06. May 2008 · 3 comments · Categories: Fun Rides

Sunday May 4th

We rode the lower 5 miles of the trail today.The trail has a good surface, gravel, but is probably soft enough for non-shod with tough feet. There is a few narrow openings for people and horses to get around locked gates. 2 miles in there is a wooden bridge to cross over a cattle access to the river. A dead beaver (still pretty ripe) and a deer carcass (not ripe), lots of rock chucks, geese, goslings, ducks (no ducklings), lizards, and birds. Only snake we saw was taken directly over us by a hawk. Good thing he didn’t drop it, it would not have been a good deal. We turned around at a gate that was closed but not locked so can go through it.

Think parking will be limited if we park by the dam, maybe 6 or 7 rigs with trailers. We made arrangements with Dillon to park in the field across the road from the dam, the company he works for owns the ground on both sides of the road. There are heifers in the field so will have to be careful about the gate, but there is lots of room.

The directions on the web site say to turn right at Unity lane, but people need to continue going straight on Weiser river road, over a small bridge over the canal to get to Galloway dam.

It was a very enjoyable ride, along the river all the way.

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  1. Our May 10th ride was also a great success. We had a large number of members and guest who had a perfect day on the trail. This is a beginner trail, with an excellent foot tread. Your are unlikely to get lost as you are in a canyon, with river on one sides and slopes and fences on the other. We stopped at one of the wagon trip camp sites which had a number of railroad ties planted in the ground to tie your stock to. The highlight of the trip for me was riding through a large flock of nanny goats and kids. Many were just days old. The wild flowers were also making their appearance adding to the beauty of the ride. Mile markers are along the trail so you can gage how far your want to ride. To the lunch spot and back is a bit under ten easy miles.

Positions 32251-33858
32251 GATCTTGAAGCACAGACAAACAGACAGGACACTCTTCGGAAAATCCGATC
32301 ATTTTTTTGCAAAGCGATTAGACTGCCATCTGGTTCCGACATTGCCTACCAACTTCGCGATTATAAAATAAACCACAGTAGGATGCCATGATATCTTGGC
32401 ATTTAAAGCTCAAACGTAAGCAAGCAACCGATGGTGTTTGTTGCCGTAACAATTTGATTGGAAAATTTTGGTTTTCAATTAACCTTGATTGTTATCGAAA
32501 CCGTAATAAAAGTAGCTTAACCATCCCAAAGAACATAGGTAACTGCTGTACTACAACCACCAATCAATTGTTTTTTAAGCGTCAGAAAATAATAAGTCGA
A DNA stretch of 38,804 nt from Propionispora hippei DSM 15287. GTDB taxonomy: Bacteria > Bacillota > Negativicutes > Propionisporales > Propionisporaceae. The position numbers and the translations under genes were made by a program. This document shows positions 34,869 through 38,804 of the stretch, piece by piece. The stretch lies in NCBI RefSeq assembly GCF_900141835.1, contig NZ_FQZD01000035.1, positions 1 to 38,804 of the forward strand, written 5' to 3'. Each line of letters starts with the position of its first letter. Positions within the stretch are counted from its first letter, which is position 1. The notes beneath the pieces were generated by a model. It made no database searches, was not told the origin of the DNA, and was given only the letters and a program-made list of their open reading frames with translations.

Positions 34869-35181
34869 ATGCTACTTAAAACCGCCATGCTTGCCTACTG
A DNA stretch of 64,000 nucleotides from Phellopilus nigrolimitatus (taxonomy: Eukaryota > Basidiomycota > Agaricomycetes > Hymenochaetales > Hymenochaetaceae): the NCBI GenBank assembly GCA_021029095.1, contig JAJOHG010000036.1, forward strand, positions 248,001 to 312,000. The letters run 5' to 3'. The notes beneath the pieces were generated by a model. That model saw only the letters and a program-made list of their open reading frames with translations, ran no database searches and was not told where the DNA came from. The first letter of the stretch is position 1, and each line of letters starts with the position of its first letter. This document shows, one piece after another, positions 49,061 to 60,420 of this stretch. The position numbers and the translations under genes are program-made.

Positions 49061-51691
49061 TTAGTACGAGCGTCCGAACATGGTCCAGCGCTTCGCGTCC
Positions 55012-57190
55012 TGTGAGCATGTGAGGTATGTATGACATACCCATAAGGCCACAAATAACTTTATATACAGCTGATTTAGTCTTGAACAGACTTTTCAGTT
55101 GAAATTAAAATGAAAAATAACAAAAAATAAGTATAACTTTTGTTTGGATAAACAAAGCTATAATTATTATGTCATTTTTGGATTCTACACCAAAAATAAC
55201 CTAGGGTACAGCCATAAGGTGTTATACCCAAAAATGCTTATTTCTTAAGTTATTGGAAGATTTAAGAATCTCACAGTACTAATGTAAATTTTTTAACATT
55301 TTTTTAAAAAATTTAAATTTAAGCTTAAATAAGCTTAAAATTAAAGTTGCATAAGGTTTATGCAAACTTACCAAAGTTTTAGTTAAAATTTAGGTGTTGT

I am glad we rode yesterday, it is very windy and cold here this morning. How was the rest of the trail? I was disappointed that we had to turn around. It was very nice to have a ride close to us although it is fun to ride in new areas. We have ridden quite a few of the accessible areas around here so I like going to new places.

    The goats were interesting, Terry and Gail talked to the herder, he said that the dead and sick ones bloated–they wondered if they were poisoned by eating the hemlock that was there.The goats are actually used to eat leafy spurge, the county found it cheaper to have the goats eat along the river than it was to spray. Every year the goats spend the summer along the river from here to Cambridge.


    I thought you might be interested to know that there was an article in our newspaper about the goats this week. They shipped in 700 head of nannies plus kids, on May 8th. Part of the herd was released outside of Midvale, the rest at Galloway. The article said that a vet thought that the sick and dead ones had foundered on bulbous bluegrass. “There is a nutritional value to the plant, however, and this event was a matter of timing in the maturity and protein content which resulted in the animals’ foundering”.
    We enjoyed visiting with everybody, see you later.